The book opens with an introductory overview from the editor, which provides a useful road map for the individual papers that follow. The first of these is authored by P. K. Baev and focuses on the Russian military in the Arctic. Despite its earlier status as the central front in the Cold War and a general resurgence of military muscle-flexing, Baev observes that the Arctic has not been a particular focus of renewed military activity. Nevertheless, there have been some recent developments that reflect the impact of the new policy, including the reactivation of several northern airbases and 2007 resumption of high-latitude strategic bomber flights. Much of the motivation behind the reassertion of a military presence in the Arctic is tied to concerns about protection of the hydrocarbon resources in the region from perceived threats of foreign encroachment. Baev emphasizes the technical problems that have plagued the Russian military in the Arctic, illustrated by the sinking of the submarine Kursk in 2000 and subsequent loss of an antiquated Tu-160 aircraft.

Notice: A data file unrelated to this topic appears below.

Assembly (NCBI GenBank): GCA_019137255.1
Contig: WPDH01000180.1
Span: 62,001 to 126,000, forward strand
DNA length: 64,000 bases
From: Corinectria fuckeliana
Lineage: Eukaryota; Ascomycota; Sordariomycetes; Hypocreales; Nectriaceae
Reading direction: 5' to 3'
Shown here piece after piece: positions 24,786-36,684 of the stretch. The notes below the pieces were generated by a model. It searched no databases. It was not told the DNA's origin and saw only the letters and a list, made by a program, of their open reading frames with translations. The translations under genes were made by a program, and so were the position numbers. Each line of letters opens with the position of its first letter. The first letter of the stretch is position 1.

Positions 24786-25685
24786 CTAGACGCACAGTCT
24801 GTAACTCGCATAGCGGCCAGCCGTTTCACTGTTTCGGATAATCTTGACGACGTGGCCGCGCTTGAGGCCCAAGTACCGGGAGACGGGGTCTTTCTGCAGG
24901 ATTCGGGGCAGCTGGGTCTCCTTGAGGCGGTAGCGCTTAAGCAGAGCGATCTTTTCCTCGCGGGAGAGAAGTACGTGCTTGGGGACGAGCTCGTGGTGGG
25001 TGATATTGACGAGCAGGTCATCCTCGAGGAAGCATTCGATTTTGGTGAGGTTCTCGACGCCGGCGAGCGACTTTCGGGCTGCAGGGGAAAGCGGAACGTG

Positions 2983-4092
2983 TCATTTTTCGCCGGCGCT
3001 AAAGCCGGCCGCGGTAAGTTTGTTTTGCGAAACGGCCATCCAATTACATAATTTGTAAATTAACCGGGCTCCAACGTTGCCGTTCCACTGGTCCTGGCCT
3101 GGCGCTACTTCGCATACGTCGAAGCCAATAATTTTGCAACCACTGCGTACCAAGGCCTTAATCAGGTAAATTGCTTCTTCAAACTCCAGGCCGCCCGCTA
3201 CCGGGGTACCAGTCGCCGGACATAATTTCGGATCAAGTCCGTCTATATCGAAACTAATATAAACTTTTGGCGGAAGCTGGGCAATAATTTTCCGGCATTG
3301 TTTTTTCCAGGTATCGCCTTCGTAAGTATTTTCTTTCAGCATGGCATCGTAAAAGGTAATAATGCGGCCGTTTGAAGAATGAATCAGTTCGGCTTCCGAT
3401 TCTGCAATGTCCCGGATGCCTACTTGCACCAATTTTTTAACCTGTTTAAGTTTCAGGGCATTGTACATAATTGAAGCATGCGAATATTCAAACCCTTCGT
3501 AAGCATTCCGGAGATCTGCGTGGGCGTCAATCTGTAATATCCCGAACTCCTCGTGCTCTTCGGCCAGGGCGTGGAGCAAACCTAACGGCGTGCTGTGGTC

One of the most important papers in this volume is authored by Craig ZumBrunnen and addresses the issue of climate change. The principal focus of the paper is Russian government policy towards the Kyoto Protocol, but the paper also contains a useful summary of the projected warming impacts and secondary feedback effects on the Russian Arctic. These include the potentially catastrophic impact of the release of methane hydrates stored in west Siberian bogs (containing an estimated 70 gigatons of carbon). Americans may be both relieved and appalled to learn that the United States is not the only major nation where some politicians continue to deny the unfolding reality of global warming. Such behavior has been seen in Russia as well, despite inescapable evidence from the North, which includes a dramatic expansion of Siberian lakes in recent decades. Nevertheless, as ZumBrunnen observes, the Russian government perceived both political and economic benefits from ratification of the Kyoto Protocol—stepping into the leadership vacuum created by the hapless Bush administration. Implementation of the agreement has been more difficult.